Skip to main content

The Business of Boycotting: Having Your Chicken and Eating It Too


We assume that there are certain causes that are morally wrong, worth speaking out against, and working to overcome, e.g., opposition to same sex marriage. This seems to suggest that we should also be boycotting certain businesses; particularly those whose owners advocate such views. Ideally, for the boycotter, this will end up silencing certain views (political or otherwise), but this seems to cause two basic problems. First, it appears initially to be coercive, because it threatens the existence of the business. Second, it runs counter to the intuition that we should not force unpopular opinions out of the marketplace of ideas. Boycotting is by its very nature a coercive act, and thus we have to carefully consider what types of actions may warrant this type of coercive action. In this paper, we will argue that an organized boycott is justified if and only if the actions taken by the company have negative consequences that outweigh the negative outcome of the boycott.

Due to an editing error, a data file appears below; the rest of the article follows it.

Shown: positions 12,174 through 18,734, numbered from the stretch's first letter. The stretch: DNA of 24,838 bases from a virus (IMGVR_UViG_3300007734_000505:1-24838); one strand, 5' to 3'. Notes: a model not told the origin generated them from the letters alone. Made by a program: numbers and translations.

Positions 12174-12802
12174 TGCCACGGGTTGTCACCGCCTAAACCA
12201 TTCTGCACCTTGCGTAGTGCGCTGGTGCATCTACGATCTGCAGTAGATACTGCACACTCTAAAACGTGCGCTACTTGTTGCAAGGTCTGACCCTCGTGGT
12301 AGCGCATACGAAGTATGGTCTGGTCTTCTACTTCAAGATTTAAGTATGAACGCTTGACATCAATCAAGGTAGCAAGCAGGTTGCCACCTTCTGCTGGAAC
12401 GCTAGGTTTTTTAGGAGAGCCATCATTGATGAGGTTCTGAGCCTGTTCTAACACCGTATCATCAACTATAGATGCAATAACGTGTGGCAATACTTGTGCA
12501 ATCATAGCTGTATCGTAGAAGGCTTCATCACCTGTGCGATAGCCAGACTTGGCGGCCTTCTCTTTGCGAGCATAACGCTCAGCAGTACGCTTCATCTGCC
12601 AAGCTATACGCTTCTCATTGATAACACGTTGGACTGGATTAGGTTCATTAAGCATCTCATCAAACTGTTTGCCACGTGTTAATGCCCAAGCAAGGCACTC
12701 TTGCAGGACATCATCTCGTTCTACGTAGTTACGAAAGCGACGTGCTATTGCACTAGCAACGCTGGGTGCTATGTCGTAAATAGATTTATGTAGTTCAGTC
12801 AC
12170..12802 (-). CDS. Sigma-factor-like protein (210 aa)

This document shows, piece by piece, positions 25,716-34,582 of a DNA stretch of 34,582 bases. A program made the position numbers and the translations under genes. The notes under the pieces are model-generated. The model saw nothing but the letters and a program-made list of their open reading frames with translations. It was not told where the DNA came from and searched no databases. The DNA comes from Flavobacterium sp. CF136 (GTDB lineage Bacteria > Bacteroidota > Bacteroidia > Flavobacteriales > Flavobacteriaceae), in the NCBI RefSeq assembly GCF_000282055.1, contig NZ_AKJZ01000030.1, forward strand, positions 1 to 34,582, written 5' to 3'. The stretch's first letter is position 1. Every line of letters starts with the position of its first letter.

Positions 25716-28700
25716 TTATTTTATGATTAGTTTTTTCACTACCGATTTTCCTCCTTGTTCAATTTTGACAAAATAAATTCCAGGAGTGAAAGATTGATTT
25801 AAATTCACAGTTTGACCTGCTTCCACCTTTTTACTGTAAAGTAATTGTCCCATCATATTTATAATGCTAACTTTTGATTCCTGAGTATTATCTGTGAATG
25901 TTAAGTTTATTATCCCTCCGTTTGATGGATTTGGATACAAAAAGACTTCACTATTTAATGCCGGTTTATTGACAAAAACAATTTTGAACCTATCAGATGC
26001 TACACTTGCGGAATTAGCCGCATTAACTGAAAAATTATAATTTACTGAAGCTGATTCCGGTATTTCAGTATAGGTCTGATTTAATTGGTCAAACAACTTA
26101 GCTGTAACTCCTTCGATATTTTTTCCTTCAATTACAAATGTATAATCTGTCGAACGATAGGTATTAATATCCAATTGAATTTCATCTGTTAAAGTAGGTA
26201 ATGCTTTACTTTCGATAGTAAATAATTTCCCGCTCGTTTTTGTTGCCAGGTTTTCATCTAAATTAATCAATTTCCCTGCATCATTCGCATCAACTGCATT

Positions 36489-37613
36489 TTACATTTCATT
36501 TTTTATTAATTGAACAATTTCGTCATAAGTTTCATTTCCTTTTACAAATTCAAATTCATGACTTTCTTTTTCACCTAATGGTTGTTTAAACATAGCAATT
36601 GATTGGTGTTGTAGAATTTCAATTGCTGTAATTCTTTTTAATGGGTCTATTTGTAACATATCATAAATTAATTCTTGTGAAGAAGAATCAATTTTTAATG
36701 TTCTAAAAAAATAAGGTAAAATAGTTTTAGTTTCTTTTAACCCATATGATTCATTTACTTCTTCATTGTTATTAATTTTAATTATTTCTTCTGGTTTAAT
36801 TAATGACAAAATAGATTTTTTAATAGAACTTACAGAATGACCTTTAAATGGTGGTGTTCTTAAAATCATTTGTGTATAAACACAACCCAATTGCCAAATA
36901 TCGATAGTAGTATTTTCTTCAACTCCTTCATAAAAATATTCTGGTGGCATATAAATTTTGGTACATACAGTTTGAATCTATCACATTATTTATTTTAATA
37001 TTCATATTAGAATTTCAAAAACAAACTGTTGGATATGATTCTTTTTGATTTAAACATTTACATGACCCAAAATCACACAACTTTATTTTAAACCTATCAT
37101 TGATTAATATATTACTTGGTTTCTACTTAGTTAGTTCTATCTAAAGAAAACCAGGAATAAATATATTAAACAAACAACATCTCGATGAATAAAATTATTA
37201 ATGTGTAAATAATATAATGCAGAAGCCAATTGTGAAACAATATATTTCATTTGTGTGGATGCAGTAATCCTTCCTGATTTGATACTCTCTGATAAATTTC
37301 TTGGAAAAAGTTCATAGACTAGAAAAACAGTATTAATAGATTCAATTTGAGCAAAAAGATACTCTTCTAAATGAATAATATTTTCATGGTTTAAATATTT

This is a preview of subscription content, access via your institution.


  1. 'Guilty as charged,' Cathy says of Chick-fil-A's stand on biblical & family values” by K. Allan Blume/Biblical Recorder, posted Monday, July 16, 2012 Last accessed 2016-5-9.

  2. “Mike Huckabee Calls for Chick-Fil-A Day” July 23, 2012. JILIAN FAMA; Jim Henson Company breaks ties with Chick-fil-A over gay marriage stance. Eric Pfeiffer July 23, 2012.

  3. See for example “Colleges Rally to Kick Chick-fil-A Off Campus” 08/17/2012 05:45 pm ET|Updated Feb 02, 2016.; and “Gay rights advocate to boycott Chick-fil-A” Felicity Lawrence, Thursday 21 November 2002 20.48 EST. November 28, 2013 7:38 PM. Both sites last accessed 2016-5-9.